Day four is really all about getting back to Ha Giang. The roads are more challenging at the beginning with a 3KM rocky stretch that can be tough to navigate. It is necessary to fill up on petrol again, however, we advise avoiding the small pump in Du Gia village as they overcharge compared to other stops.

Once you rejoin the road you drove back on day one at Tam Son the road back is straight forward. We stopped at Yen Ngoc in Tam Son for lunch before heading back. Two egg fried rice and two drinks cost us 110K (£3.60/$4.70 US).

Matt putting hot sauce on his friend rice at Yen Ngoc
Large portion of rice at Yen Ngoc

Daily drive time

Allow around four hours each day for driving. This is based on the speed we were going however you can take more or less time depending on how often you stop and your confidence with driving the bike.

The bike

The bike we rented was a 110cc semi automatic Honda blade. With two of us and two small bags tied to the back we had no issues driving the mountain roads. Although we had no mechanical problems we did have a flat tire on the home stretch. Luckily there are mechanics everywhere.

Matt with the Honda blade on the Ha Giang Loop
The bikes are not big or powerful but enough to get round the tricky mountain roads

Cost

The bike cost 150K (£5/$6.50 US) per day. We were encouraged to take out insurance for 400K (£13.40/$17.20 US) for the duration of the trip. This covered any damage to the bike but no other vehicles. This is not essential but was good to have peace of mind. It also meant the 70K spent on the flat tire was reimbursed. The total, therefore, was 250K (£8.35/$10.80 US) per day for the bike.

Lorna’s experience

The loop for me was one of the highlights of our time in Vietnam, and quite possibly South East Asia. The vast landscapes were unlike any I’ve ever seen before. Sitting on the back of the bike meant I could really admire the views and attempt to capture what I was seeing through videos and photos. Although admittedly nothing I could snap would capture what the eye could see.

We managed to cross the Chinese border which was demonstrated by coming across different number plated cars and a very strange, almost border party with gambling, very loud firecrackers and lots of chicken feet (I’m talking bucket loads).

Crowds of people gathered at the Chinese border with Vietnam
Large gathering at the unofficial border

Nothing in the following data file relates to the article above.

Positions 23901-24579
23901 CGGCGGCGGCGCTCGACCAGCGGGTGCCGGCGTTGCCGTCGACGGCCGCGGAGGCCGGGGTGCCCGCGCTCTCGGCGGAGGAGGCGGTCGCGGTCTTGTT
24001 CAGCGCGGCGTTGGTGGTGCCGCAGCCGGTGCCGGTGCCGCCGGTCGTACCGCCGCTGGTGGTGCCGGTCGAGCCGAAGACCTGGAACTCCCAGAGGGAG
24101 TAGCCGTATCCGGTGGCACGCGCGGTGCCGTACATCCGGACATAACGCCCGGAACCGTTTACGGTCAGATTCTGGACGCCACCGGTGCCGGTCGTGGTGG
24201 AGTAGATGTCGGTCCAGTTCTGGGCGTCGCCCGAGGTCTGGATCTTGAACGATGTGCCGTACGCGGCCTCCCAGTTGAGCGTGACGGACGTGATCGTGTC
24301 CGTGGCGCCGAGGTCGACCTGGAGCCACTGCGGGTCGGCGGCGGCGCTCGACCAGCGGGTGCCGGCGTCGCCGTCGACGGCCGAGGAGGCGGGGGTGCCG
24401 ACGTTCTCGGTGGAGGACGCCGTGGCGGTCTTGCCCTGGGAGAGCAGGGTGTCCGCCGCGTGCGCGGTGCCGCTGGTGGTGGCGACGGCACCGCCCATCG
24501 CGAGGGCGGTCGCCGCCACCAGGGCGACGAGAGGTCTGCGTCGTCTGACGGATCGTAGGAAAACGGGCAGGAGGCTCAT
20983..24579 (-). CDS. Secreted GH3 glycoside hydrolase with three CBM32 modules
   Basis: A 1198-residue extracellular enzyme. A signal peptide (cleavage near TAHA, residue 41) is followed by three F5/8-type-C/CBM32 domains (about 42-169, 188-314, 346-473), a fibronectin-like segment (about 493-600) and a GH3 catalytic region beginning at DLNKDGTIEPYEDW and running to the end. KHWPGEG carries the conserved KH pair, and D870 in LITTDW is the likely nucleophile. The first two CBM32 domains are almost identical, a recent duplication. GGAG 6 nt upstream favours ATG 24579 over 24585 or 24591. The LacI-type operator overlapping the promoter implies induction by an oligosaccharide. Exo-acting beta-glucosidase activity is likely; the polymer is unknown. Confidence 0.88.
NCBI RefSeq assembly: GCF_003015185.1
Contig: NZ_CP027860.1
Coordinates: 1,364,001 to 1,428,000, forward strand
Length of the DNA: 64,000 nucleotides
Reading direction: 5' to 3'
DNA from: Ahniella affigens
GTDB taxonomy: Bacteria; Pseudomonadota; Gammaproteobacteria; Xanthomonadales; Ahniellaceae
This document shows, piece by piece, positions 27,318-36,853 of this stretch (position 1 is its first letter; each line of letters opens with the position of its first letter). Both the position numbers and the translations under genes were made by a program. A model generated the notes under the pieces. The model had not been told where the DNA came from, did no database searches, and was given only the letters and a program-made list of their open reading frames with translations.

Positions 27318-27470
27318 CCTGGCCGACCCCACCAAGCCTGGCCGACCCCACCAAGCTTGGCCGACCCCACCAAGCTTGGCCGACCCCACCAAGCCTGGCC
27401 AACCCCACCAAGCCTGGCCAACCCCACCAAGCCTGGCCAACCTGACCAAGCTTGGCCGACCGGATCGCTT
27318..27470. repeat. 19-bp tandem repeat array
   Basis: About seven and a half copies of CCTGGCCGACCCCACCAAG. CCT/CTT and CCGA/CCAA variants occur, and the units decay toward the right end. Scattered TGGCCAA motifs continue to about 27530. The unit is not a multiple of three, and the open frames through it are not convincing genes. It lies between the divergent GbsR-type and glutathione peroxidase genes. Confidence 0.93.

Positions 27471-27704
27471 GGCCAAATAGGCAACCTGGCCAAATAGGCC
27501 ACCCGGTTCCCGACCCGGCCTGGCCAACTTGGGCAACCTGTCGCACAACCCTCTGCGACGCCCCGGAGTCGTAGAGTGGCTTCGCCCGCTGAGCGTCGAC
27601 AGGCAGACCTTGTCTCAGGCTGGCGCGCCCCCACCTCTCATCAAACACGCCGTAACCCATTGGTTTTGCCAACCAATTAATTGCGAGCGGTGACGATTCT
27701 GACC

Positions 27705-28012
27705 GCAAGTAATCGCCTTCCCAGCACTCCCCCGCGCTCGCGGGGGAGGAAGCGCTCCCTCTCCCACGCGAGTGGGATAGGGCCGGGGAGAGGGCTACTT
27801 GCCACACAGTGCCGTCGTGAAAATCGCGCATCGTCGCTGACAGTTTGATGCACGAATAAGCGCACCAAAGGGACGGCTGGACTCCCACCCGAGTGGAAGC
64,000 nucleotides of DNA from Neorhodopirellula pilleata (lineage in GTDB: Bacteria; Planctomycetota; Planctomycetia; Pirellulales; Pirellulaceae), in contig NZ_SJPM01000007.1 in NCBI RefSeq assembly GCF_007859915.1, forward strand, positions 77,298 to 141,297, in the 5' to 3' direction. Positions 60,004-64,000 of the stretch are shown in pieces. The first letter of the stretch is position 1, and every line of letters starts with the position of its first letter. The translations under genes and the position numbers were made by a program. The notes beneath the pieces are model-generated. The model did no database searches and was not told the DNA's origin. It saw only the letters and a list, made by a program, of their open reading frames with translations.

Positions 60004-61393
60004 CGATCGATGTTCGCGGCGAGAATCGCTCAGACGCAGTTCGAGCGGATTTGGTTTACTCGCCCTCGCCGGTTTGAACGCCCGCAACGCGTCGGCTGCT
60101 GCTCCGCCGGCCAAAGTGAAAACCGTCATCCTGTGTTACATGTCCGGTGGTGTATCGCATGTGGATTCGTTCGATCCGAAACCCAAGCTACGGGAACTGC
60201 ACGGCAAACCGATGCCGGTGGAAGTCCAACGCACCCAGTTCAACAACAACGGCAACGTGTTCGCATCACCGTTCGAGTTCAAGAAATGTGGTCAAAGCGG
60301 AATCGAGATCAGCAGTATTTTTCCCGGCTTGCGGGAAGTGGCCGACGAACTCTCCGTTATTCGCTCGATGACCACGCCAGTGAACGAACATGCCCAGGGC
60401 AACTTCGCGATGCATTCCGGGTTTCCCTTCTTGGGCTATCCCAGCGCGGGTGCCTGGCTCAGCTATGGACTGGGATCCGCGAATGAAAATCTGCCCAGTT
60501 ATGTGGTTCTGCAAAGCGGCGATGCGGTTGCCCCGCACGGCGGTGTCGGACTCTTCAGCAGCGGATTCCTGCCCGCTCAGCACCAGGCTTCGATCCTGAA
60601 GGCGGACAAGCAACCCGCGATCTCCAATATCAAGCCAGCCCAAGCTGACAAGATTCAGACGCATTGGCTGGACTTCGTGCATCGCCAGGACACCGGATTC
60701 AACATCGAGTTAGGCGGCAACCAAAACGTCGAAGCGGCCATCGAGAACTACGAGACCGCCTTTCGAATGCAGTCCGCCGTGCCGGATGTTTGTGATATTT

Successfully reaching the northernmost point of Vietnam felt like an achievement when China could be seen in the distance.

MORE: Best pizza in Vietnam: Pizza 4P’s – REVIEW

The point of the journey which stood out to me the most was experiencing local culture. Having a ‘family dinner’ each night and drinking ‘happy water’ (very alcoholic rice wine in the form of shots), seeing all forms of life along the side of the road (ducks, chickens, goats, piglets, cows, dogs, not to mention having to sway out of the way of a heard of water buffalos), waving back at all the children who’s faces would light up with the most warming of smiles as we drove past, and recognising the difference in the attire which would be worn day to day especially by local ladies. The Ha Giang loop exceeded all expectations.

A young boy rides a water buffalo on the hills of Northern Vietnam
A young local boy riding a water buffalo was not something you see everyday

Matts experience

The four day adventure was nothing short of epic. Even the less than perfect weather could not ruin the trip.

Matt showing the bad visibility we came acroos on the Ha Giang loop
Even the less than perfect visibility at times did not ruin our epic adventure

Having only driven a semi-automatic once before, it took a short while to get to grips with, especially with additional weight on the back! It was quite nerve-racking at times being so high up on winding mountain roads, there is not a lot of room for error. However, towards the end of the first day, it does become easier and you can begin to enjoy the most breathtaking views that Vietnam has to offer.

Each day provided something unique, both visually as well as experiences. Every homestay had its own feel and contributed to an unforgettable Vietnamese experience.

Pin it!

Ha Giang Loop Pintrest
twosoulsonepath
twosoulsonepath@outlook.com
Hi, we're Matt & Lorna. Two travellers on one path hoping to share some of our experiences with you.

4 thoughts on “Ha Giang Loop Northern Vietnam: All you need to know”

    1. A couple of staff from the hostel where we rented bikes from (Mamma’s homestay) rode slightly ahead of us to where the checkpoint can be. We were lucky in that there was no police there. If there is police, the hostel staff flag it up with you and as a result will take you and your bike over the checkpoint one by one basically like a shuttle service. Hope this helps!

    1. Thank you Anna, it was a great experience, couldn’t recommend it enough if you head back to Vietnam!

Leave a Reply